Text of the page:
Ireland's birth rate continues to decline - ESRITuesday 19 November 2013 18.30
Statistics from the Economic and Social Research Institute show that the number of babies being born in Ireland continues to decline.
Perinatal statistics for 2012 put the number of births at just under 72,000 - down 3.2% on 2011.
The number of babies born in Ireland each year has been declining since 2009 when 76,000 babies were born.
Ireland's birth rate is the highest in Europe versus the EU average of 10.4.
It has dropped from a high of 16.8 per 1,000 population in 2008 to 16.2 per 1,000 in 2011 and 15.6 per 1,000 in 2012.
The countries with the next highest birth rates are the UK at 12.8 and France at 12.6, followed by Sweden at 11.9 and Cyprus at 11.8.
Germany had the lowest birth rate in Europe last year at 8.4.
Perinatal mortality rates in Ireland continue to decline at 5.9 per 1,000 live and still births last year.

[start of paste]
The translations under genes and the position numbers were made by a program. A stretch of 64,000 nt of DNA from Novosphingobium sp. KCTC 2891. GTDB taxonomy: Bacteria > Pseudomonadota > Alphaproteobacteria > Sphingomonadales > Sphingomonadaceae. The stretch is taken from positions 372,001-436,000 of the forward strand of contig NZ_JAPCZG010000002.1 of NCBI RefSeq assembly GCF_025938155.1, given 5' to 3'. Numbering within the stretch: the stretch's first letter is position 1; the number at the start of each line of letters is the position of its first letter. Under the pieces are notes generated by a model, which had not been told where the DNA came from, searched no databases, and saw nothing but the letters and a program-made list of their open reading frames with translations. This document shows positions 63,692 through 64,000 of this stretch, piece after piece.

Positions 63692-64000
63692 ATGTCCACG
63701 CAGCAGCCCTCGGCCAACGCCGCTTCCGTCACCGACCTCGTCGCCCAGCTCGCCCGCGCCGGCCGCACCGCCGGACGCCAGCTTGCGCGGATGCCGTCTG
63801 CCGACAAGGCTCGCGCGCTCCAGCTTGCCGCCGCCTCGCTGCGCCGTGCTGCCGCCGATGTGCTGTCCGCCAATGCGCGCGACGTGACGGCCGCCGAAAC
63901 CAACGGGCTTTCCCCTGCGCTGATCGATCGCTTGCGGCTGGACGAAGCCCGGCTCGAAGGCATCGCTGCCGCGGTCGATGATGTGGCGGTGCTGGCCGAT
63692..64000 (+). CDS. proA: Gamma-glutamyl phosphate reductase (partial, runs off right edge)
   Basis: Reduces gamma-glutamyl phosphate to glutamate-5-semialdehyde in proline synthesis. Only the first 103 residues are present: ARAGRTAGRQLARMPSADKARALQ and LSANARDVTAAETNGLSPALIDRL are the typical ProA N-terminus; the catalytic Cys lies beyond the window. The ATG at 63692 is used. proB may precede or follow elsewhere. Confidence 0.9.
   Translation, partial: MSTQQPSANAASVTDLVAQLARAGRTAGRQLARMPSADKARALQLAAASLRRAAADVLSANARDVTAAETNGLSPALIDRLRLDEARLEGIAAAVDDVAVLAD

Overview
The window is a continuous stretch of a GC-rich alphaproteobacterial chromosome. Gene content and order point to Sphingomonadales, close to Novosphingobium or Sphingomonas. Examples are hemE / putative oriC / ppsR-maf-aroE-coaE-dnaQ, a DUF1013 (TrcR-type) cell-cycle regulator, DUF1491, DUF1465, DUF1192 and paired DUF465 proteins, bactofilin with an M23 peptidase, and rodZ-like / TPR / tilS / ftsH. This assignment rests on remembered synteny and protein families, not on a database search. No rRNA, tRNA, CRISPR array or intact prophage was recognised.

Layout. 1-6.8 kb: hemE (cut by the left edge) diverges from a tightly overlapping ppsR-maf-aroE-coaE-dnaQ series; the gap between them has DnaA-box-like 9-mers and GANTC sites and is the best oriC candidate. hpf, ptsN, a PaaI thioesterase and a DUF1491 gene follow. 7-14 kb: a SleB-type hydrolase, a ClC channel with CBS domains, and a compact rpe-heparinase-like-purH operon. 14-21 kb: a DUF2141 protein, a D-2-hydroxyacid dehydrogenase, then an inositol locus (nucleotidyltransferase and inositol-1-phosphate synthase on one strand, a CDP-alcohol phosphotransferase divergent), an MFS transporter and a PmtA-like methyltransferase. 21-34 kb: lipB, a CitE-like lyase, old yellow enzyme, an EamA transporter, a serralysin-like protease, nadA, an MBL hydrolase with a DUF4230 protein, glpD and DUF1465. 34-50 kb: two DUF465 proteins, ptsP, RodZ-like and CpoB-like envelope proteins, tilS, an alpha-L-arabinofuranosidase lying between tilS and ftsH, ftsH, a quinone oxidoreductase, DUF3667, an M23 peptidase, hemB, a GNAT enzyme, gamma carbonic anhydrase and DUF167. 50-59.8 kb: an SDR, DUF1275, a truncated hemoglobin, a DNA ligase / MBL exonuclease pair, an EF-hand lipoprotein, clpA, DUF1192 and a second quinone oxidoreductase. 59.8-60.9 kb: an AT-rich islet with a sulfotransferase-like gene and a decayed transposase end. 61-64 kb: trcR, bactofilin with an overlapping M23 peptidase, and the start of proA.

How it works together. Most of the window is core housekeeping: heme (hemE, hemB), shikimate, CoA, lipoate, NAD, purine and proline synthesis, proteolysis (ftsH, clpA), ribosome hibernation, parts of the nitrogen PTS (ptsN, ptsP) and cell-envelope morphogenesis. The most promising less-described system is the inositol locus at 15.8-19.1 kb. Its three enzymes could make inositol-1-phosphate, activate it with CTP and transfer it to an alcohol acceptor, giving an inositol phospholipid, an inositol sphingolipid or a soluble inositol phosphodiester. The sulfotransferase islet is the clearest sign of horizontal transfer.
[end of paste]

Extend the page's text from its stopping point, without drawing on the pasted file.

In 2003, the rate was 8.6 per 1,000 live births and still births.
The highest mortality rates were among babies born to mothers aged 40 to 44
Breast feeding levels remain low, with 40% of babies born to Irish women being breast fed compared to 75% for babies born to mothers from Europe and America.
The average age of women having babies was just under 32 last year up from 30.6 years a decade ago.
The number of women aged under 20 giving birth has fallen to 2% compared to 5% in 2003.
ESRI Professor Miriam Wiley said the tipping point for the birth rate in Ireland was reached in 2009.
Speaking on RTÉ's Morning Ireland, she said the slowing in birth rates last year could be due to a number of factors such as choice and age of the mother.
"Birth rates go up and down in time of recession ... the fact that we're seeing the slight ageing suggests a postponement factor."
Prof Wiley said there had been a significant reduction in the perinatal mortality rate over the last decade, which was an important indicator of the quality of obstetric services.
The research also showed that almost a quarter of births in 2012 were to women born outside Ireland, which Prof Wiley said was an interesting picture of the development of Irish society.